Japanese individuals, firms named in Panama Papers owe ¥1 billion in taxes on hidden income

Japanese individuals and companies listed in the leaked Panama Papers owe more than ¥1 billion ($9.06 million) in taxes on undeclared income, sources close to the matter have said.

This is the first calculation by Japanese tax authorities of the amount owed on the undeclared income exposed by the documents, which detail how the rich and powerful use tax havens to hide their wealth.

The names of the individuals and companies found through the papers to owe taxes on undeclared income have not been disclosed, but no irregularities involving politicians were apparently uncovered, the sources said.

The unpaid taxes came to light through investigations after the individuals and companies were each contacted by local tax authorities. Most of the income itself was determined not to have come from illegal activities, though some irregularities were found in cases involving domestic deals, the sources said.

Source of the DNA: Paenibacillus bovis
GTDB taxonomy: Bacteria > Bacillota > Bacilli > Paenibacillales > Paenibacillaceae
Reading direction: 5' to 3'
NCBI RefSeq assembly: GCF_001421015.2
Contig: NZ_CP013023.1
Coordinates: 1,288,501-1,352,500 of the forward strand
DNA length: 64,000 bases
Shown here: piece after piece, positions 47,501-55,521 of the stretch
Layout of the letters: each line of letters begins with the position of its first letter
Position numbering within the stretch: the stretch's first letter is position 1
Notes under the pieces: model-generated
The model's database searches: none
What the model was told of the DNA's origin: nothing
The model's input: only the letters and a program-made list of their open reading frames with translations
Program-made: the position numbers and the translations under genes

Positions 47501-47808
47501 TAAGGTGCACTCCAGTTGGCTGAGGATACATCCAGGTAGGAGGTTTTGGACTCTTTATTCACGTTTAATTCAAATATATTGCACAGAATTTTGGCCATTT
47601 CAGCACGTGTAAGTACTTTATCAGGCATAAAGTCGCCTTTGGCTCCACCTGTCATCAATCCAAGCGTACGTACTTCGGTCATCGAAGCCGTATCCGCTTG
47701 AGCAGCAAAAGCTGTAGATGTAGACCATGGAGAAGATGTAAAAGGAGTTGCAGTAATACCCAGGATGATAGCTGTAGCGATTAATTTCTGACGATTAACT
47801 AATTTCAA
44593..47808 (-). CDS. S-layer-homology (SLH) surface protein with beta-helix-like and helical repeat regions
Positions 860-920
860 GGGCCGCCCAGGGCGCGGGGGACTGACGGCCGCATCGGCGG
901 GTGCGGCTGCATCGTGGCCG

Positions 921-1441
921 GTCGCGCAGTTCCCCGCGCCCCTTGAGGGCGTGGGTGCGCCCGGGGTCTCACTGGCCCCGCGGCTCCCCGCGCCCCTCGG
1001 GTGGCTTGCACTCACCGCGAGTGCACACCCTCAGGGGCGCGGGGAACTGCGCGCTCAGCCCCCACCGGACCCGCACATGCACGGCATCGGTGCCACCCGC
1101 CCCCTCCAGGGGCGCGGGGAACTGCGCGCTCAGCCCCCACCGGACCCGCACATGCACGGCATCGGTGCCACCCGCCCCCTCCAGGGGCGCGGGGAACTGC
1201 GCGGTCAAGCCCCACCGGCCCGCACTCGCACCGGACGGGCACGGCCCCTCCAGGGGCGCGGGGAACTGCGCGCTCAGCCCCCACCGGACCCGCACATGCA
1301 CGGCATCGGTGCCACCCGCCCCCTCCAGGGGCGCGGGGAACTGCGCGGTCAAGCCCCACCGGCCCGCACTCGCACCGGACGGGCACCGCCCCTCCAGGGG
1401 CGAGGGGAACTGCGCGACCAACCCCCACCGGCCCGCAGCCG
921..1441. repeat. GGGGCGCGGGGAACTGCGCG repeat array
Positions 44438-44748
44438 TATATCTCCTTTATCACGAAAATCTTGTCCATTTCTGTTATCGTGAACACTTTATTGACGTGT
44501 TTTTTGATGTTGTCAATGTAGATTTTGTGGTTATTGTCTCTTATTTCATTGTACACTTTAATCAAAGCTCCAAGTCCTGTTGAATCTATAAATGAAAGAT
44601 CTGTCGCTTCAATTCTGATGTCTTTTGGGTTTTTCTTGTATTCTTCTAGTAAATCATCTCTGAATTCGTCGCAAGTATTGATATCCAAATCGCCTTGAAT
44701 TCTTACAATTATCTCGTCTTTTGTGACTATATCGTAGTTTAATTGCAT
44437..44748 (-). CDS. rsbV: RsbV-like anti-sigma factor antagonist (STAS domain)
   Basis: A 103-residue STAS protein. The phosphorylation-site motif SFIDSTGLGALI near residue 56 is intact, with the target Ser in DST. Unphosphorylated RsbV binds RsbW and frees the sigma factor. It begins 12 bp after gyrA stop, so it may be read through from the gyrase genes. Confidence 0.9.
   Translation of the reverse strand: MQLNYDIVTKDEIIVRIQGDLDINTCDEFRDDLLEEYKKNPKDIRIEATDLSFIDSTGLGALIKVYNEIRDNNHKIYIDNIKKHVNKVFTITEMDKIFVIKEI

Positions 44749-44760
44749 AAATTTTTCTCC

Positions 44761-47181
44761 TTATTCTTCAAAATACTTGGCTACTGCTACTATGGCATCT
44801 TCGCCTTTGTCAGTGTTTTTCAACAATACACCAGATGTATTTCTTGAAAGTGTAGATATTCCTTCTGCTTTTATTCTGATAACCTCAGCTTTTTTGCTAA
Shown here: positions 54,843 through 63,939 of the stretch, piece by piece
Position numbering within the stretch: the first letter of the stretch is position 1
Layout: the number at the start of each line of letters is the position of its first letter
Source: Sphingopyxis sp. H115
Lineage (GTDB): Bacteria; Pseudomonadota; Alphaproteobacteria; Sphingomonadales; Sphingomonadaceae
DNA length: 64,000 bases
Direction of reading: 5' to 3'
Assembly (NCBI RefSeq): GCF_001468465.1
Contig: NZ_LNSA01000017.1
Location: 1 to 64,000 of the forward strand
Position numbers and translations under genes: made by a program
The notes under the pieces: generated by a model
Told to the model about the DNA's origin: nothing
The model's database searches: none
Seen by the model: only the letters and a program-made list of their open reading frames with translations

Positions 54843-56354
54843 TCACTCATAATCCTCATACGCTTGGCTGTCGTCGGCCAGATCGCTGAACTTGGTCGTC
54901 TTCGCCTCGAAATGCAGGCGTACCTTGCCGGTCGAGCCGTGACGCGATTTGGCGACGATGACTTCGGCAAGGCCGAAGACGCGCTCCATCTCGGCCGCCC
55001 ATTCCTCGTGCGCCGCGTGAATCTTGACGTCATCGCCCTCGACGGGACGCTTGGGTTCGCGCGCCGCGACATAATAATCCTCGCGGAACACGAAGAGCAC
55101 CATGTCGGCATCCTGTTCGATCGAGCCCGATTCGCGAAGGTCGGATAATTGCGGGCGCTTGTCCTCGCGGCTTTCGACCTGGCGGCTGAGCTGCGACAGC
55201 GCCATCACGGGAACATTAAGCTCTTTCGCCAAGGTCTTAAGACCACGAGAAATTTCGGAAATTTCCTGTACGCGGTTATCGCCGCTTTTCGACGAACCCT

The Panama Papers refers to leaked internal files from the Panama-based law firm Mossack Fonseca & Co., which specializes in shell companies. The files contained information on over 200,000 offshore entities connected to people in more than 200 countries and territories.

The Panama Papers showed individuals and companies in Japan, including major trading firms Marubeni Corp. and Itochu Corp., were listed as shareholders or directors of at least 270 entities in offshore tax havens.

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